Previous posts have explained some aspects of the ROT concept in Germany (Part 1Part 2Part 3). Now it is time to consider how ROT actually works in the insolvency of a German customer. The most important point in this respect is that the potential protection granted by ROT does not work automatically. Instead, action by the supplier is required, and the earlier this happens, the better.

Because the supplier has retained legal title to the inventory which he has supplied to the now insolvent German customer, the goods are not owned by the insolvent customer and therefore are not part of the insolvency estate of that entity. Instead, the supplier is entitled to request the return of these goods from the insolvent customer. However, as pointed out in an earlier post, the supplier will have authorized the customer to onward-sell the goods or to use them in a production process. If that authorization has not been explicitly revoked by the supplier, the insolvent company can act in accordance with the authorization, which usually will result in a deterioration of the legal position of the supplier. Consequently, the first important action step required from the supplier is to revoke any existing authorization of the customer to dispose of the goods, to inform the (interim) insolvency administrator of the existing ROT rights and to demand the return of the goods. If practically possible, taking physical possession of the goods (removing them from the premises of the insolvent customer) can further improve the position of the supplier. In case of extended ROT rights, it is also very important to revoke the authorization of the customer to collect the receivables which are assigned to the supplier under the extended ROT provisions.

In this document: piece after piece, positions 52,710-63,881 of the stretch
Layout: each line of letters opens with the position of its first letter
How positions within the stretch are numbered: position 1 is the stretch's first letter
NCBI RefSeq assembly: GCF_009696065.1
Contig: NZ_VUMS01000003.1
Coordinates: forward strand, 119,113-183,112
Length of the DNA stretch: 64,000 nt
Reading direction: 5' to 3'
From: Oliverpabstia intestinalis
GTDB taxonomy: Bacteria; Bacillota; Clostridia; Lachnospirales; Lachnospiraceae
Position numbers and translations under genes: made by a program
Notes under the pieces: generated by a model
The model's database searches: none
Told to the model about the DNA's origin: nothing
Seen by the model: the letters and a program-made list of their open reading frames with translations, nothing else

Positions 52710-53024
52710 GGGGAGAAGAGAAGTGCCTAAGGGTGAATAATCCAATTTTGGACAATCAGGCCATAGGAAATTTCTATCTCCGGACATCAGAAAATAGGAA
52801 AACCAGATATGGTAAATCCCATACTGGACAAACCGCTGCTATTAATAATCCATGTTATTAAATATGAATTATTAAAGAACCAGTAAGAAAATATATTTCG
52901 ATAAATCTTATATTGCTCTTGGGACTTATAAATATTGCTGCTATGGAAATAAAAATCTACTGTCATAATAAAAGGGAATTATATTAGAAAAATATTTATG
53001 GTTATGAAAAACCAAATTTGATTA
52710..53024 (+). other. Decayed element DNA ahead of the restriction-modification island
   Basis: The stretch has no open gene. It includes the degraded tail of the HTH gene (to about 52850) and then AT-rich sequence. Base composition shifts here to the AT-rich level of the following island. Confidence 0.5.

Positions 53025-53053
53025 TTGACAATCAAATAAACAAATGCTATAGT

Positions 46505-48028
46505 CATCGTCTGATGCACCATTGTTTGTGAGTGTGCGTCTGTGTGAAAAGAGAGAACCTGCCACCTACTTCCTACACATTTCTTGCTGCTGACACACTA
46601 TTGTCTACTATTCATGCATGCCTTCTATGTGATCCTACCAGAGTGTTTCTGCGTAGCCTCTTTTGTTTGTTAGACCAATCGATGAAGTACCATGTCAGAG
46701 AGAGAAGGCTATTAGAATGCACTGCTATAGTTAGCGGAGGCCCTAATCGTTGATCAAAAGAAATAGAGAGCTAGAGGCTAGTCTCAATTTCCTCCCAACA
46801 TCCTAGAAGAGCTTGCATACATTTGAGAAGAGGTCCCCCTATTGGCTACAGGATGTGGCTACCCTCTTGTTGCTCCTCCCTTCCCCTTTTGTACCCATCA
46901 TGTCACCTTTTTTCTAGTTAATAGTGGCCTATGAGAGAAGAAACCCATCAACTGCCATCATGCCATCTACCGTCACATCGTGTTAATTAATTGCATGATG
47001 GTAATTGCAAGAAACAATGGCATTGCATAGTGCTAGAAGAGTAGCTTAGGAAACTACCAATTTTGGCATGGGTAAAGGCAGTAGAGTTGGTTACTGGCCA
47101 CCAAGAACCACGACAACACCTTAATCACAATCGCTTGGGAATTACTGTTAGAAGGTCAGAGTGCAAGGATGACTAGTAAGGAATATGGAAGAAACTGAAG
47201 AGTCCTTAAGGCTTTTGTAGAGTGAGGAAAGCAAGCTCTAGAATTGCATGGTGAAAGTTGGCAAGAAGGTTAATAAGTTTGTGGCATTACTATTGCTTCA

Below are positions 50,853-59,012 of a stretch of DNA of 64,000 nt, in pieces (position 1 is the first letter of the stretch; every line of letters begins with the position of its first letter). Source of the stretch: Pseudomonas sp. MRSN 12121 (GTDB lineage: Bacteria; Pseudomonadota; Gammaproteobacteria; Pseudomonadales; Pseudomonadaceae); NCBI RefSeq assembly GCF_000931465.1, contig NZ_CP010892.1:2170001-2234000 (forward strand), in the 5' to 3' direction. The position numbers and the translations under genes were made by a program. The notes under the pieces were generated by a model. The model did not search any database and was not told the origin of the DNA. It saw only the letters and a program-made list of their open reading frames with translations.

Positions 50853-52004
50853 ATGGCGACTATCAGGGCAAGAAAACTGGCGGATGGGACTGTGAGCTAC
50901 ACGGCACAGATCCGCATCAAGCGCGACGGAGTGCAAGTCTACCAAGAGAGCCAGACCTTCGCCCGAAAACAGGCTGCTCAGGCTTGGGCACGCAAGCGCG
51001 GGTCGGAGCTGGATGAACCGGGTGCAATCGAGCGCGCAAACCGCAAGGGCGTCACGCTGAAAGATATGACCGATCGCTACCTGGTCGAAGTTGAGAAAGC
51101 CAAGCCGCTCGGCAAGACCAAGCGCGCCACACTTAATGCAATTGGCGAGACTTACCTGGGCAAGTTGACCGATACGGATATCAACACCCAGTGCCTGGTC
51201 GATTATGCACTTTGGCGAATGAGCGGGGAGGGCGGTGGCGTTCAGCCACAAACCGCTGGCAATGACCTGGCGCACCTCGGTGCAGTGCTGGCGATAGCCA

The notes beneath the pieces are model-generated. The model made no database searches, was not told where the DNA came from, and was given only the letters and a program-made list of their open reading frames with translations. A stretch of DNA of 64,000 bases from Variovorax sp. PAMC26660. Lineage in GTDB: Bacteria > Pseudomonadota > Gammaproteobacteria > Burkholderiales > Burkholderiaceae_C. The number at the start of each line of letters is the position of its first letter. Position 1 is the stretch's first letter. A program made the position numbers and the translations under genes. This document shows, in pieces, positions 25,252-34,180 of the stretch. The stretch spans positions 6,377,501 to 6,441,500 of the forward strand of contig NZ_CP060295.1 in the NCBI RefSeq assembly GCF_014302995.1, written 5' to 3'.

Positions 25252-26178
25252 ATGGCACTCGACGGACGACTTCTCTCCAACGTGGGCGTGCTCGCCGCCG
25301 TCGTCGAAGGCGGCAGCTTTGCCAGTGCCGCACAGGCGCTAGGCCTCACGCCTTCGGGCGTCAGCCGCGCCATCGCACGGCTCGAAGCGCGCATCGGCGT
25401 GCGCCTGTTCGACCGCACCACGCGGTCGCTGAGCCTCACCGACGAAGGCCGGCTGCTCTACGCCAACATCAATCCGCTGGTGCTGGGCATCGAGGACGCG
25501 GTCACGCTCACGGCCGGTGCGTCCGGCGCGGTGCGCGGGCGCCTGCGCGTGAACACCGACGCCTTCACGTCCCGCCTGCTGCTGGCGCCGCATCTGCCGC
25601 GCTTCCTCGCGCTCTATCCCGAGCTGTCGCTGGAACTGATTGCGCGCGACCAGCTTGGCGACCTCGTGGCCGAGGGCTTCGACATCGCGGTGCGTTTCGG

Other relevant action steps will depend on the specific business relationship and the relevant insolvency case. Among others, the following scenarios are not uncommon in a German (preliminary) insolvency:

  • Despite the revocation of the rights of the insolvent customer to use the goods, it may be in the best interest of the supplier to allow the further use of the relevant goods as long as the insolvent company will continue its business (subject to payment). Ideally, this should be agreed very quickly after the opening of the (preliminary) insolvency proceedings.
  • Pooling its interest with that of other suppliers could become important in case the supplied goods have been mingled with goods from other suppliers so that the supplier is only co-owner of existing inventory (or where the supplier is not able to evidence exactly which inventory items are subject to the ROT).
  • The supplier should not give up any security position without obtaining payment or at least adequate alternative security over other assets.